House v Burwell

Last week there was much hand-wringing among many (including myself) about the potential fallout if the House Republicans do end up eventually winning House v. Burwell.

Today, Nicholas Bagley, who's been my guide throughout the weird convolutions of this case (the impact would actually more complicated than that of last year's King v. Burwell if the GOP had won that case) clarifies a few points and helps walk folks (including myself) back from the edge:

The HHS and Urban studies rest on the assumption that insurers will eat the costs of eliminating the cost-sharing reductions. As I’ve explained before, though, that’s not a realistic assumption.

Unintended Consequences: In the social sciences, unintended consequences are outcomes that are not the ones foreseen and intended by a purposeful action. The term was popularised in the twentieth century by American sociologist Robert K. Merton.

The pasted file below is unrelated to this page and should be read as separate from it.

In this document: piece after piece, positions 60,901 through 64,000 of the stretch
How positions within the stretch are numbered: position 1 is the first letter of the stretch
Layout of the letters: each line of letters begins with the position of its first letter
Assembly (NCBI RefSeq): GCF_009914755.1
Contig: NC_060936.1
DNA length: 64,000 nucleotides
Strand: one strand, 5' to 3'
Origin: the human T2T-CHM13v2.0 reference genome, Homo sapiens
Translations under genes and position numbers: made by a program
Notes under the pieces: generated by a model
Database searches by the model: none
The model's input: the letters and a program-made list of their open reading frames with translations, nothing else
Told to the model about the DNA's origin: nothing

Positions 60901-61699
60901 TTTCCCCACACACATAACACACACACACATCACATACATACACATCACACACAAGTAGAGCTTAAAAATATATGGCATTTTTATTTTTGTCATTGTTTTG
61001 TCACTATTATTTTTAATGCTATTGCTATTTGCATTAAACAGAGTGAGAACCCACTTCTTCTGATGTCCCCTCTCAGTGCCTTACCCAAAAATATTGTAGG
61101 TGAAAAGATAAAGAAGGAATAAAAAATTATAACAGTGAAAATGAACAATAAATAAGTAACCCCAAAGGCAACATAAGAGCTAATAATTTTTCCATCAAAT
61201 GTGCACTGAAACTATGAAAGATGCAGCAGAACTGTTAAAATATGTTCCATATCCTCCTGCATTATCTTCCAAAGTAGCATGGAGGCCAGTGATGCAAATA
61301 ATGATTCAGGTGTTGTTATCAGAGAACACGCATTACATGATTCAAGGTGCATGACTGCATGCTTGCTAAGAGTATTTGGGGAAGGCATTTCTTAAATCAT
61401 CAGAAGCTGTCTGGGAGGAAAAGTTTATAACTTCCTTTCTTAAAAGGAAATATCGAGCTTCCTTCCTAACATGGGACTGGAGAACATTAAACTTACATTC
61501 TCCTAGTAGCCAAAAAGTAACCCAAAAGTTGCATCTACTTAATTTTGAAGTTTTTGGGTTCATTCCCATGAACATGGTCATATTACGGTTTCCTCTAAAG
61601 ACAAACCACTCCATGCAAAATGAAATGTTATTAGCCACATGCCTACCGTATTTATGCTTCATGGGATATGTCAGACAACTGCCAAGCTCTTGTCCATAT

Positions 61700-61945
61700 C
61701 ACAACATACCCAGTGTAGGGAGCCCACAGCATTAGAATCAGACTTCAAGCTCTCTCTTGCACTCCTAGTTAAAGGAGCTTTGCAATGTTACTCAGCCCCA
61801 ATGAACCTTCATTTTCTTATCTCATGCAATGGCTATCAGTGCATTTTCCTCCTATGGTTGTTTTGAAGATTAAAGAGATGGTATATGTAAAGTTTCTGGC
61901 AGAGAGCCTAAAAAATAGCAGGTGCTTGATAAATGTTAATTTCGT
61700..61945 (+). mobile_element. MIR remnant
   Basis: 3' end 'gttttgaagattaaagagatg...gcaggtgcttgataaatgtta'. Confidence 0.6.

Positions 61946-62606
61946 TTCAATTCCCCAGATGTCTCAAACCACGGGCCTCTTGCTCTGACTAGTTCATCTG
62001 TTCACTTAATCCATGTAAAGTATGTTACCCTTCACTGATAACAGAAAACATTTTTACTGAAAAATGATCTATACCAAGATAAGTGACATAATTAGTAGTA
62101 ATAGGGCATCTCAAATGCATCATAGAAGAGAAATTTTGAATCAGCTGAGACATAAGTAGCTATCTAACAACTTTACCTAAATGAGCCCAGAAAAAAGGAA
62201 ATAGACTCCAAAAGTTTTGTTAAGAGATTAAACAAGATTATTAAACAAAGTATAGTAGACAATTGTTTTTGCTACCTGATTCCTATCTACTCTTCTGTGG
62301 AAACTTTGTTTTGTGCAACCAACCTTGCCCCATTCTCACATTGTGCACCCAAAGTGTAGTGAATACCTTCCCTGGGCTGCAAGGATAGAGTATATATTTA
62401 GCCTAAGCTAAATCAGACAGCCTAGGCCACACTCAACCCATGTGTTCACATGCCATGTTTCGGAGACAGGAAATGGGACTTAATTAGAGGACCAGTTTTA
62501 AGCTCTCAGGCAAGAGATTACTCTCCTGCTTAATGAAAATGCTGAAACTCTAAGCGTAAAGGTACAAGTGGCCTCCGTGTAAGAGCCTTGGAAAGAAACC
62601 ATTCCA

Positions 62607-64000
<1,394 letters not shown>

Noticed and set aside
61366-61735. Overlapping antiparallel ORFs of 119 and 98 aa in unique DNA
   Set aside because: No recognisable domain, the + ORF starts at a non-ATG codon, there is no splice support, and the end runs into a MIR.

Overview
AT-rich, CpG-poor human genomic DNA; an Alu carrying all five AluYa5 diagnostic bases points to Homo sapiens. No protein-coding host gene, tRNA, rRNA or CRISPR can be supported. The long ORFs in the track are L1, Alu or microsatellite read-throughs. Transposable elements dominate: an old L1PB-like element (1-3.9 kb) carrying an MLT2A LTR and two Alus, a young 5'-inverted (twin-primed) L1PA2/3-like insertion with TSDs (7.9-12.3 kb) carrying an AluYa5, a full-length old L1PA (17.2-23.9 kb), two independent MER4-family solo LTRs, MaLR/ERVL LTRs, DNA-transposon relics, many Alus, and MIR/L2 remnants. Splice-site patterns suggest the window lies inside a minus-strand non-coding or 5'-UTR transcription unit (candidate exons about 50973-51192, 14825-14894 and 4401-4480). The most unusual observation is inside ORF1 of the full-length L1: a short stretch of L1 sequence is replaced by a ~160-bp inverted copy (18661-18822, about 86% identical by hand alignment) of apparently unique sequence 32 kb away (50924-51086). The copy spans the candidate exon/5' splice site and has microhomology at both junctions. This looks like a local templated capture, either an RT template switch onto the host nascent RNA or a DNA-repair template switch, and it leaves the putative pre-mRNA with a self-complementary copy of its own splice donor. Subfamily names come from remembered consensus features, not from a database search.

When United States Supreme Court Justice Antonin Scalia passed away Saturday evening, the reaction from Republican Senators and right-wing political pundits was instant and consistent: President Obama shouldn't be allowed to nominate anyone to replace him (even though that's precisely and specifically one of the responsibilities of the current President of the United States is supposed to do), and if he does so, the U.S. Senate will refuse to even allow the nominee a hearing, much less confirm them.